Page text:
A new season means new food on Martha’s Vineyard. Across the Island, eateries are shuffling chefs, inventing new menus and changing locations for the summer. Other restaurants are starting from scratch.

Restaurateurs are offering an exciting array of new fare from eggs Benedict to lobster as they gear up to serve summer crowds.

Josh Aronie, former chef at Menemsha Café, has moved to Vineyard Haven to run The SaltwaterCafé, an annex of the Saltwater Restaurant. Mr. Aronie serves sit-down and take-out breakfasts and lunches. And it’s not only the panoramic waterfront view that has Mr. Aronie excited about his new location.

“I’m serving on plates now. Like, actual china,” he said. Sturdy plates mean more on the menu, like eggs Benedict and fish cakes, to list a few. The Saltwater dining room is open to café customers during the daylight hours before the restaurant opens for dinner.

The crew at Hooked, in the space formerly occupied by Lola’s Southern Seafood, is reeling in the crowds. — Ivy Ashe

Benjamin deForest, former chef at Zephrus in Vineyard Haven, moved to Kennebec avenue in Oak Bluffs last month to open the Red Cat Kitchen at Ken ‘N’ Beck. Mr. deForest was head chef at the Red Cat between 1995 and 1999 when it was located on State Road in West Tisbury. The new restaurant is “re-creating an era, as much as re-creation is possible,” he said. “The restaurant we’re in now has a quirky and fun feeling. It feels perfect. It’s a good fit for me right now.”

Bryan MacPhail, owner of MacPhail’s Corner Café on Dock street in Edgartown, is expanding his business this summer. Mr. MacPhail opened a new ice cream shop, called Scoop Shack, a few doors down from thecafé. The ice cream shop will be similar to the one Mr. MacPhail just closed on Block Island.

Mr. MacPhail also plans to open a pizza shop called Slice of Edgartown behind Scoop Shack. “I thought, what goes well with ice cream? Pizza,” he said. “My goal is to do well and not gain 50 pounds.” The sign for the shop is already hanging in the vacated spot next to Portobello Road, formerly occupied by Vineyard Photo. “It’s a tough spot in the back, but I hope it works out,” Mr. MacPhail said.

There has also been a shifting of chefs and owners in higher-scale dining. Christian Thornton of Atria has been in Oak Bluffs since May 24 at his new seafood restaurant, Hooked. The restaurant is structurally identical to Lola’s, which formally occupied the space, but the interior has been revamped. Mr. Thornton envisioned a “comfortable and casual old Vineyard home.” In the front, a spacious, bright dining room includes booths and tables with white wooden chairs. In the waiting area, crisp, white paper lanterns hang overhead.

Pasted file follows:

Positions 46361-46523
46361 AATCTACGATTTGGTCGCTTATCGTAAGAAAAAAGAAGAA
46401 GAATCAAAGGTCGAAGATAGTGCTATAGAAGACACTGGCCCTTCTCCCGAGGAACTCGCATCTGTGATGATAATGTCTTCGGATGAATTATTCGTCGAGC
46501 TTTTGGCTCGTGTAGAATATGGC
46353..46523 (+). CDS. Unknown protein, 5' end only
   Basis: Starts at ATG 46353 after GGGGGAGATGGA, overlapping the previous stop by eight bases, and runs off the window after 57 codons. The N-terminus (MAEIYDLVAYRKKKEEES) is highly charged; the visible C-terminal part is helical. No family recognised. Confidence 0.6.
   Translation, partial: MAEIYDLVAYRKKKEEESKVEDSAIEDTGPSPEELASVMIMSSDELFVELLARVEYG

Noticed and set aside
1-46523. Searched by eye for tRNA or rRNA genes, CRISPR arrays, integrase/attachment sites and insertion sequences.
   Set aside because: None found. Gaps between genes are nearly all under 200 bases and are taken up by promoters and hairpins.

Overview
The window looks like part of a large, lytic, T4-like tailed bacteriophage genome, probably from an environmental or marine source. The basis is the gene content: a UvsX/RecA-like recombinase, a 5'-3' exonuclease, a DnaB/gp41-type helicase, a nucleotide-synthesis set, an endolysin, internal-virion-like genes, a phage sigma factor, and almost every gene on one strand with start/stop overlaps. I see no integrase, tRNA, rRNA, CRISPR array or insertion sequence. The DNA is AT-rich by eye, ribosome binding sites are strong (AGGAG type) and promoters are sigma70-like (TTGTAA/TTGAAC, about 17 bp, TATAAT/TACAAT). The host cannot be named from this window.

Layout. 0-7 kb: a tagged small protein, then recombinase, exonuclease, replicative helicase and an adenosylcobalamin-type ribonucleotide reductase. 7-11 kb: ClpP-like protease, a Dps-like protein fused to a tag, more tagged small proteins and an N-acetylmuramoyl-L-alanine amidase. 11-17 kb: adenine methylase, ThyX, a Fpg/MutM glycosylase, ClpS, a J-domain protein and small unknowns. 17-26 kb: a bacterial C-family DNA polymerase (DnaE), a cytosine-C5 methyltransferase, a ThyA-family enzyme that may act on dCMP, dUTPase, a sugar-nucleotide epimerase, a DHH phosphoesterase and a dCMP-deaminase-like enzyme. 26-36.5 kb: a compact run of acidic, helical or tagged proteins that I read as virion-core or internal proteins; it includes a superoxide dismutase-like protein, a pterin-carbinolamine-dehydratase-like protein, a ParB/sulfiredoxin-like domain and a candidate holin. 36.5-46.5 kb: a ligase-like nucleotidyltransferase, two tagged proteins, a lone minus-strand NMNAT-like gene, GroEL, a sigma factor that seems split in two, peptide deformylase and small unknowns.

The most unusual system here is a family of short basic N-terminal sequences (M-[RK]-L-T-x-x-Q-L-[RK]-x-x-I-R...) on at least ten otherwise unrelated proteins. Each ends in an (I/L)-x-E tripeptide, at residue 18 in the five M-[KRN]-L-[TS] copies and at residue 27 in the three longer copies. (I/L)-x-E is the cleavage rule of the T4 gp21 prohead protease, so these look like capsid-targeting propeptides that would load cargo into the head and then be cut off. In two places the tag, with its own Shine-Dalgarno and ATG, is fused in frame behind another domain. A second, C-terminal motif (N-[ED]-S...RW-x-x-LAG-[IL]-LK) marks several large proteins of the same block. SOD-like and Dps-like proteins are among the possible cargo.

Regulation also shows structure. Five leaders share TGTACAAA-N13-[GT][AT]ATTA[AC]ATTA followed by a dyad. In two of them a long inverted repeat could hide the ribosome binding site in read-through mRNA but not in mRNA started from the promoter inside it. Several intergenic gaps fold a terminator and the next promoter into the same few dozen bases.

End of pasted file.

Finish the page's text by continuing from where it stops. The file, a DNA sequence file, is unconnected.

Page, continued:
True to its name, Hooked serves seafood. Mr. Thornton wants his new restaurant to respond to an important seaside question, “Where’s a great place for lobster?” The menu also includes fresh cuts of broiled fish, steak and seafood served at the raw bar.

In the back, there’s a full-service bar that will operate as a nightclub every night in season, complete with deejay booth and large speakers mounted on the walls. “We wanted [Hooked] to be a place where the community could come to eat, and visitors could come to party,” he said.

The new party in Vineyard Haven is a sit-down soirée. Monsieur Jean Dupon has opened La Cave du Grenier, a French bistro-style restaurant open for breakfast, lunch and early dinner. It sits beneath Dupon’s Le Grenier in the space that used to be the M.V. Bagel Authority.

“Everything is new from below the floor to above the ceiling,” said Mr. Dupon. The simple bagel store décor has been replaced by wall-length mirrors and rattan cane bistro chairs. Carla Bruni sounds from the speakers. James McDonough is the main man in the kitchen, with 16 years of culinary experience under his belt.

Mon Amour, a new French-American restaurant located on State Road in Vineyard Haven, opened this past April. Chef David Spooner, former caterer with Soigné, is running the restaurant alongside his wife, Sarah Spooner. The restaurant, which is located in the former home of Nicky’s Italian Café, will be open year-round. On June 25, it began serving lunch Monday through Friday.

Café Moxie, a year-round restaurant featuring American and European cuisine, is slated to open in mid-July. Chef William Wannamaker, who was Walter Cronkite’s personal chef for many years, will run the kitchen. The restaurant burned down in the Fourth of July Main street fire four years ago, and has been empty since. “We have tried to open as fast as we can, with the finances we have available,” said Mariola Ryan, owner Michael Ryan’s wife.